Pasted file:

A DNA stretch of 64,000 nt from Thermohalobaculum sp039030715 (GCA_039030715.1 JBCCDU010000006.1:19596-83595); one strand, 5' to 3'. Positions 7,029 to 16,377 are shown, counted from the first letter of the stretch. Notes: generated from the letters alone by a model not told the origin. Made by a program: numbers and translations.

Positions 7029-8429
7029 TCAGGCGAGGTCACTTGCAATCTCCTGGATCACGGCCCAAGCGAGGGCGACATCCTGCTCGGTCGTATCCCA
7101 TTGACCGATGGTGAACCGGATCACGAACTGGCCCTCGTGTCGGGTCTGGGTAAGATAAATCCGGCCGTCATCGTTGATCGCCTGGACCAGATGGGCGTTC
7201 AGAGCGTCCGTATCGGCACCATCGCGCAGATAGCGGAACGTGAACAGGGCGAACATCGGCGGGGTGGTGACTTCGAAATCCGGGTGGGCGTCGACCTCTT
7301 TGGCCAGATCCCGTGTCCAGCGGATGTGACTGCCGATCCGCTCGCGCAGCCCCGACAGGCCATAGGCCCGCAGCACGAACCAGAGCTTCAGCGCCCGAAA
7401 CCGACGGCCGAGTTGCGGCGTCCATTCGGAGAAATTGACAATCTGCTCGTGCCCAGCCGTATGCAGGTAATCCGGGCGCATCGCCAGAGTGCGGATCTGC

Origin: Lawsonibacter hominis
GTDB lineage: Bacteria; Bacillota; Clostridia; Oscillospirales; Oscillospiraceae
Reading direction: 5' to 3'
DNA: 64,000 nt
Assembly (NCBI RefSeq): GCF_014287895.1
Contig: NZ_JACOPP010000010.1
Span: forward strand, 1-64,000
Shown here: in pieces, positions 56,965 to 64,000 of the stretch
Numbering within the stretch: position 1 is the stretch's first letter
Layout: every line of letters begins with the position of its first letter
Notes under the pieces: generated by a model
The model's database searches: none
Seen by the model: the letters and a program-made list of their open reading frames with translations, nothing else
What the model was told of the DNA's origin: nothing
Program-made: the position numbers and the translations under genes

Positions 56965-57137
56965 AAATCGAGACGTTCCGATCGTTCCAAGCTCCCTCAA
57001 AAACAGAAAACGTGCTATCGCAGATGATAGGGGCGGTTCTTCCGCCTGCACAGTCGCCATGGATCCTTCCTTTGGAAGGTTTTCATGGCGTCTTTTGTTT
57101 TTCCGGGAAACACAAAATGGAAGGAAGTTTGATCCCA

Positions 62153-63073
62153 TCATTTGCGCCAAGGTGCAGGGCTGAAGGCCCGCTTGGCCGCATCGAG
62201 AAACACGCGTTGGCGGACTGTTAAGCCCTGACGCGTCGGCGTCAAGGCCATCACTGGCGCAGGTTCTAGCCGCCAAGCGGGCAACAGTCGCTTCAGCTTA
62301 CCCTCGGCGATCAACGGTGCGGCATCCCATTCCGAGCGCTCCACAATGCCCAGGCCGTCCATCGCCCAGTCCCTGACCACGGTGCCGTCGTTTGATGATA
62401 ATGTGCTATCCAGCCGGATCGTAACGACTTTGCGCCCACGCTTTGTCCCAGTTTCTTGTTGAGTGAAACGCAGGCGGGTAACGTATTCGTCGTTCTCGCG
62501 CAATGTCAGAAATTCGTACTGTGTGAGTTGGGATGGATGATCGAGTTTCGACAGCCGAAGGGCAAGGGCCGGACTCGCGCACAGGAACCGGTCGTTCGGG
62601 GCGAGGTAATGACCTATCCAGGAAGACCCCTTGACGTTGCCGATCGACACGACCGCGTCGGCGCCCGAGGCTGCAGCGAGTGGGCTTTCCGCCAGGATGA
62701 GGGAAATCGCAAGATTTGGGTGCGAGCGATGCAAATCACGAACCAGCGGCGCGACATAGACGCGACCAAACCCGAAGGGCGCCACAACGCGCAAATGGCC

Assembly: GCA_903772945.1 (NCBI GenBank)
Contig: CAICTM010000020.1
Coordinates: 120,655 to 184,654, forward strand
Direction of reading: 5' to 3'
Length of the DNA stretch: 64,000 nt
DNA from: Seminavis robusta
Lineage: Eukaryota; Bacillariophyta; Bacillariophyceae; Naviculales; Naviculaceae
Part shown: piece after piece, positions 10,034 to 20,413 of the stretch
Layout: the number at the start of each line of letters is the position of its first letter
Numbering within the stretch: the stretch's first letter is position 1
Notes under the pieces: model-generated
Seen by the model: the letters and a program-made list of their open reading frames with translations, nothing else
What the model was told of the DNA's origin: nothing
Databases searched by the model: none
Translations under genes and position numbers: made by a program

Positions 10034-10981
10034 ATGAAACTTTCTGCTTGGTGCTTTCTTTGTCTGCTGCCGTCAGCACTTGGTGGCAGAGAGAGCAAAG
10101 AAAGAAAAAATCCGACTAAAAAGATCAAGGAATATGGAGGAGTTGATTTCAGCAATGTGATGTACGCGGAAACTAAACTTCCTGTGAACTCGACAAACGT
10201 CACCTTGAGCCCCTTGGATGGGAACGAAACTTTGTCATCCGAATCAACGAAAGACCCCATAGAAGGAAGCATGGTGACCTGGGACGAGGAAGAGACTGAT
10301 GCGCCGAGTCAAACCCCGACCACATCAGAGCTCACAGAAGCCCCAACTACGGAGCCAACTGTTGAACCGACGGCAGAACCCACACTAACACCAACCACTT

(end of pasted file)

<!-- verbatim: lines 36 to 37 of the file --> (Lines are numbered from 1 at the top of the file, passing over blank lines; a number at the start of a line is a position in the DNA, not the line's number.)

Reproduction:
Contig: CAICTM010000020.1
Coordinates: 120,655 to 184,654, forward strand